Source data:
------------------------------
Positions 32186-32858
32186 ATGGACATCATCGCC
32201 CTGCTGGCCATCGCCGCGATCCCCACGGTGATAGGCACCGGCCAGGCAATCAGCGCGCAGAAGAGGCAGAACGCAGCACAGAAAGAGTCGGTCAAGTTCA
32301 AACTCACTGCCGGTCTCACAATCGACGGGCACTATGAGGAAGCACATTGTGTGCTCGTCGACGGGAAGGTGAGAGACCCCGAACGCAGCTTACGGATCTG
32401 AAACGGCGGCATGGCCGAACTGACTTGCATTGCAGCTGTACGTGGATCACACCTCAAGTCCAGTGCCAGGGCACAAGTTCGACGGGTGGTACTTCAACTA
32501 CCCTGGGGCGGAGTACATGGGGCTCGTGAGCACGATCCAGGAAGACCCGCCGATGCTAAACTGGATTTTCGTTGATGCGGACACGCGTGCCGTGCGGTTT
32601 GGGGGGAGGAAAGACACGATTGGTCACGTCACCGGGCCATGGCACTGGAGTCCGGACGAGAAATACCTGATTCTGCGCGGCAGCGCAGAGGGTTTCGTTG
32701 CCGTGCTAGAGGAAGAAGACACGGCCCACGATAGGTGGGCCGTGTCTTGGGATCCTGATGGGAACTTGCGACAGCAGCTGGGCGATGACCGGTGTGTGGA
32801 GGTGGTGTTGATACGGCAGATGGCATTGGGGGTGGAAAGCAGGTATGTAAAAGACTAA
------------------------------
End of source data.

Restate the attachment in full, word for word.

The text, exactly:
Positions 32186-32858
32186 ATGGACATCATCGCC
32201 CTGCTGGCCATCGCCGCGATCCCCACGGTGATAGGCACCGGCCAGGCAATCAGCGCGCAGAAGAGGCAGAACGCAGCACAGAAAGAGTCGGTCAAGTTCA
32301 AACTCACTGCCGGTCTCACAATCGACGGGCACTATGAGGAAGCACATTGTGTGCTCGTCGACGGGAAGGTGAGAGACCCCGAACGCAGCTTACGGATCTG
32401 AAACGGCGGCATGGCCGAACTGACTTGCATTGCAGCTGTACGTGGATCACACCTCAAGTCCAGTGCCAGGGCACAAGTTCGACGGGTGGTACTTCAACTA
32501 CCCTGGGGCGGAGTACATGGGGCTCGTGAGCACGATCCAGGAAGACCCGCCGATGCTAAACTGGATTTTCGTTGATGCGGACACGCGTGCCGTGCGGTTT
32601 GGGGGGAGGAAAGACACGATTGGTCACGTCACCGGGCCATGGCACTGGAGTCCGGACGAGAAATACCTGATTCTGCGCGGCAGCGCAGAGGGTTTCGTTG
32701 CCGTGCTAGAGGAAGAAGACACGGCCCACGATAGGTGGGCCGTGTCTTGGGATCCTGATGGGAACTTGCGACAGCAGCTGGGCGATGACCGGTGTGTGGA
32801 GGTGGTGTTGATACGGCAGATGGCATTGGGGGTGGAAAGCAGGTATGTAAAAGACTAA